A Comparison of the Accuracy of Four Methods for Clustering Jobs

Ray Zimmerman, Rick Jacobs, James Farr

Research output: Contribution to journalArticlepeer-review

13 Scopus citations


Four methods of cluster analysis were examined for their accuracy in clustering simulated job analytic data. The methods included hierarchical mode analysis, Ward's method, k-means method from a random start, and k-means based on the results of Ward's method. Thirty data sets, which differed according to number of jobs, number of population clusters, number of job dimensions, degree of cluster separation, and size of population clusters, were generated using a monte carlo technique. The results from each of the four methods were then compared to actual classifications. The performance of hierarchical mode analysis was significantly poorer than that of the other three methods. Correlations were computed to determine the effects of the five data set variables on the accuracy of each method. From an applied perspective, these relationships indicate which method is most appropriate for a given data set. These results are discussed in the context of certain limitations of this investigation. Suggestions are also made regarding future directions for cluster analysis research.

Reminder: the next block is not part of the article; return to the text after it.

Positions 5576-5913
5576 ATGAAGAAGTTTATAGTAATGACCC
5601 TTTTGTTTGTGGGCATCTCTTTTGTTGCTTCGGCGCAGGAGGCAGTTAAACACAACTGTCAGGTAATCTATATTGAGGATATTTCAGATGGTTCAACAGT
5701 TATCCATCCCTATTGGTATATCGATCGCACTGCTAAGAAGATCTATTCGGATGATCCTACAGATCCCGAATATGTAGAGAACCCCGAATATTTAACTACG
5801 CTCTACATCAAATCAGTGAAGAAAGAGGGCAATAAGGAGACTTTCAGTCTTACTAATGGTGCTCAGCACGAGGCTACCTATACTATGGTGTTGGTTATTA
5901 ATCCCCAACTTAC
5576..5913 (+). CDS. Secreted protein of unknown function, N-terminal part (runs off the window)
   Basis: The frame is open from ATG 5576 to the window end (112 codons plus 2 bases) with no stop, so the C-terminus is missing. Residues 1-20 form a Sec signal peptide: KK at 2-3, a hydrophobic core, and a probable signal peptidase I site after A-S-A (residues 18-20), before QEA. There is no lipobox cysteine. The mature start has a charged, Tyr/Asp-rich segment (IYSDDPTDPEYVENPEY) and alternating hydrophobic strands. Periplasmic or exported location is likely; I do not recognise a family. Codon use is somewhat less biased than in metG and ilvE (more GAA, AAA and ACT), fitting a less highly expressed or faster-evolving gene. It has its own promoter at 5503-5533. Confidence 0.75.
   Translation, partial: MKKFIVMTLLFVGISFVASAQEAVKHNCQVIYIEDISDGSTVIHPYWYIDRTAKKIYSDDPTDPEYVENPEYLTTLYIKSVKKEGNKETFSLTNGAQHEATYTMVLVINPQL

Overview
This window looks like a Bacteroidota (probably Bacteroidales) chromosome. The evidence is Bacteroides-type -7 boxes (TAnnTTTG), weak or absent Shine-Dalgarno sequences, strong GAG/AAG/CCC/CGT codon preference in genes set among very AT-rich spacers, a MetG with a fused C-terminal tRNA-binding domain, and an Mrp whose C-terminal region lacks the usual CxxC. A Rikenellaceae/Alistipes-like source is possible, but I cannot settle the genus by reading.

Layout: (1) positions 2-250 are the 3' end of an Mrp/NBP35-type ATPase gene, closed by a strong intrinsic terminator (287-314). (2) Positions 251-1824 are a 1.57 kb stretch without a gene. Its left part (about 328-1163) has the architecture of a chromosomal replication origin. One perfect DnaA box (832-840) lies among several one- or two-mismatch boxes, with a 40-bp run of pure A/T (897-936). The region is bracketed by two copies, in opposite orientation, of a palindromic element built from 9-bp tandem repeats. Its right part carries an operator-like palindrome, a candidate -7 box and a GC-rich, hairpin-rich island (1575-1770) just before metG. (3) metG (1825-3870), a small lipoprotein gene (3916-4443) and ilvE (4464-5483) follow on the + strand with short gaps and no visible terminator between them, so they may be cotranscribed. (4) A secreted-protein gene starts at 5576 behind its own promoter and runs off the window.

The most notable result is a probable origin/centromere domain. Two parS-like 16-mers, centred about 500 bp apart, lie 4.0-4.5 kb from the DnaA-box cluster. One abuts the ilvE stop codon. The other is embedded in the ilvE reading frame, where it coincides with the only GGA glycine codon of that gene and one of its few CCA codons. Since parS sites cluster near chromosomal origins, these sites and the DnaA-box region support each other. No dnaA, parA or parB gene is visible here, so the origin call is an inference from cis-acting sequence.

Original languageEnglish (US)
Pages (from-to)353-366
Number of pages14
JournalApplied Psychological Measurement
Issue number3
StatePublished - Jun 1982

All Science Journal Classification (ASJC) codes

  • Social Sciences (miscellaneous)
  • Psychology (miscellaneous)


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